There are a few different ways that an unhappy defendant might try to challenge a verdict in your favor. Each time, you need to be prepared to respond even if the allegations are very off base or it seems like the defendant is drawing at straws. Any of these actions asks a court to throw out the jury’s hard work in your favor:
The court may have resolved certain issues in your favor before the case even went to trial. If you and the defendant agreed on certain important facts about the case, the court may have decided that you had a right to win the case without any input from a jury. When that happens, the defendant might later try to challenge that decision. If that’s the case, we’re prepared to respond with the law. We’ll point the court to places in the record that show the undisputed facts. This can help the reviewing court have confidence in the lower court’s determination in your favor.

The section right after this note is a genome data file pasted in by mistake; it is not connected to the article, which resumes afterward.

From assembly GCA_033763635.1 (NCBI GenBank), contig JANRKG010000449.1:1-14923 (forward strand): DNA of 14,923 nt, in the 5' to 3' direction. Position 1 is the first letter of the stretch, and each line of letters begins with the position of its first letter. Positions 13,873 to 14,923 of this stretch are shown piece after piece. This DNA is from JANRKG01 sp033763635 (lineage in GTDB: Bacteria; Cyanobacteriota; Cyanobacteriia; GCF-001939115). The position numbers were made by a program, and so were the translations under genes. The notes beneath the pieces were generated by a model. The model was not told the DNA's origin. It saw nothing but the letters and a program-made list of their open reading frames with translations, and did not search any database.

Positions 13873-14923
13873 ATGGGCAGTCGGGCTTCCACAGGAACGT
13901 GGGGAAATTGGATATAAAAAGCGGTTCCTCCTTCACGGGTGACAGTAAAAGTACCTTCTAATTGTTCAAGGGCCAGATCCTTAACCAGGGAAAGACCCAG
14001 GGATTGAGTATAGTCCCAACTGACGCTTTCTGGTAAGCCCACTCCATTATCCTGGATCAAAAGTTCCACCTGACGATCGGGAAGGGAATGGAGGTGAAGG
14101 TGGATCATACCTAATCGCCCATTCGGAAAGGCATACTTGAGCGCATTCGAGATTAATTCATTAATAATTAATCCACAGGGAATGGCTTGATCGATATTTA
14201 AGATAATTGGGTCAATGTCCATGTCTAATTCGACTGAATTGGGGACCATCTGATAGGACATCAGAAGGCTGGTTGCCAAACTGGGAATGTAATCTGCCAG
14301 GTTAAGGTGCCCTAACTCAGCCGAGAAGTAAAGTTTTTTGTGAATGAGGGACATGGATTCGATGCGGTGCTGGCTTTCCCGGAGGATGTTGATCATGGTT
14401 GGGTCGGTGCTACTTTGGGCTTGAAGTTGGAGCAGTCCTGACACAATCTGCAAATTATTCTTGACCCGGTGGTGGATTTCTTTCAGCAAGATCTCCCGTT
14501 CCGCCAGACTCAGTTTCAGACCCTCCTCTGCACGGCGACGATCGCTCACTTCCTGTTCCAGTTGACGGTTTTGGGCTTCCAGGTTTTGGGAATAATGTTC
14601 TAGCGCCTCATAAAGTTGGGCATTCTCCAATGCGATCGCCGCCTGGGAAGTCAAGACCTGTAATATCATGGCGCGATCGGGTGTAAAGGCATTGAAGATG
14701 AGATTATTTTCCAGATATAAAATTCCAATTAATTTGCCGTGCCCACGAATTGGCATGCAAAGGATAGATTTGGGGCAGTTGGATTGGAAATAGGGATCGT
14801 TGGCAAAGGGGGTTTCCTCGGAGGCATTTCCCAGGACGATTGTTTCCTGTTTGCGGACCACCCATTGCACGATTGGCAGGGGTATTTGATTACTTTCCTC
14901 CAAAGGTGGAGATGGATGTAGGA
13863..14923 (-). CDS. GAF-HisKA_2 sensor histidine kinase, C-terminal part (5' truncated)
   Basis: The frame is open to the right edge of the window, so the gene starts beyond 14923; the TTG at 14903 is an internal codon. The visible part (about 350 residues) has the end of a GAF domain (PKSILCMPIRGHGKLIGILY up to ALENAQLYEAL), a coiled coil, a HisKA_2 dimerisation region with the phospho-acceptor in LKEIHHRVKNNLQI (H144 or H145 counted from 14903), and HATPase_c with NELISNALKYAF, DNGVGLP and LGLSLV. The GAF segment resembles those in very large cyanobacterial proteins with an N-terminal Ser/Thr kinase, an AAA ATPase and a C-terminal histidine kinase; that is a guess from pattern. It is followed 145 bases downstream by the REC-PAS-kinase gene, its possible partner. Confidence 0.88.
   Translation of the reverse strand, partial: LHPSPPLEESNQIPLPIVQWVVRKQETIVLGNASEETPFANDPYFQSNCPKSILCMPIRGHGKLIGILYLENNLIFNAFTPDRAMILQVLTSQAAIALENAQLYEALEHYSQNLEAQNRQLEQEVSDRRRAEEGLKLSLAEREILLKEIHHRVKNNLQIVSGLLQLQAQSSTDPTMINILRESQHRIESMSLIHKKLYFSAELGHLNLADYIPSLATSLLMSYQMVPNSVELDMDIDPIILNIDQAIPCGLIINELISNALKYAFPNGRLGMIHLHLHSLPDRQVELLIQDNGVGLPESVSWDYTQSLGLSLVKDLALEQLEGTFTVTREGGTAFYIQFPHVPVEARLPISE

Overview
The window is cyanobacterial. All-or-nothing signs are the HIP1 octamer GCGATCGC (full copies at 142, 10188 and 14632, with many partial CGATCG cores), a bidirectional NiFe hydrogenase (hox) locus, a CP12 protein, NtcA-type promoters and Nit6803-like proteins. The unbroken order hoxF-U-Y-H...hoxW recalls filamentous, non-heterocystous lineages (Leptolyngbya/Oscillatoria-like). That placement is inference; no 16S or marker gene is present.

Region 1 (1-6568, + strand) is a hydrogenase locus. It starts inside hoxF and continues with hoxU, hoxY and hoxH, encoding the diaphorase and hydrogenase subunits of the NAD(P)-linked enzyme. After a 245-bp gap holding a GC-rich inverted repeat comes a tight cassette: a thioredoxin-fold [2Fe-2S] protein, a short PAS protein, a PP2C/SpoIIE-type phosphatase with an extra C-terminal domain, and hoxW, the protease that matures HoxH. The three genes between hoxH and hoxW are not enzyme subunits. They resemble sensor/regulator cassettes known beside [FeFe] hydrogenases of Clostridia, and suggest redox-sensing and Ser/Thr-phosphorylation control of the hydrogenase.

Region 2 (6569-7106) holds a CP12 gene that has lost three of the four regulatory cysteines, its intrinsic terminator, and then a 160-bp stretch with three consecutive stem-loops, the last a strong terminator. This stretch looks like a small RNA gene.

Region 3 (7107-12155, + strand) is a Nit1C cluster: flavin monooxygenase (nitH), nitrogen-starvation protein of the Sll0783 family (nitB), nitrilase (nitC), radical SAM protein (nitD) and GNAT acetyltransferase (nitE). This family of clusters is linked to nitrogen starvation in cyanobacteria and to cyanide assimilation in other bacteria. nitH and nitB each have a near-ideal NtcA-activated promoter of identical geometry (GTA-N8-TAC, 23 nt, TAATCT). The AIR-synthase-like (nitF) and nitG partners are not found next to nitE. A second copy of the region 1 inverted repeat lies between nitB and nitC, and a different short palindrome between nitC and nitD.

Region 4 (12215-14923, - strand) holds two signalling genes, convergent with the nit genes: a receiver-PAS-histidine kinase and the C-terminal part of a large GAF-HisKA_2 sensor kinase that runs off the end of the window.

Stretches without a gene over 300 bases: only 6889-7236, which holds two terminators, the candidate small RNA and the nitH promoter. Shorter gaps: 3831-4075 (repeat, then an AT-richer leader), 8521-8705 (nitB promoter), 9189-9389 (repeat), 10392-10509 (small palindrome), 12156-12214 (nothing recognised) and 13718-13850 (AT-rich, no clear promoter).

The defendant might tell a higher court that the lower court made decisions about evidence that made the trial unfair. They might say that the court should have allowed an expert witness to testify about the case. They might say that the court should have excluded pieces of evidence that they admitted.
Even proceedings that have to do with the people on the jury can be the subject of a defendant’s challenge after trial. They might claim that a juror showed bias. A defendant can argue that it’s unfair that the court left someone on the jury that showed signs of bias.
The other side might also ask the court to issue a judgment in their favor despite the jury verdict. Even though this type of motion is hard to win, if the court thinks that the jury clearly made the wrong decision, they can enter a judgment notwithstanding the verdict. The judge’s decision might invalidate the entire verdict, or it just might reduce the amount of damages. If the defense makes this type of motion, our attorneys for upholding plaintiffs’ jury verdicts can help you prepare the appropriate response.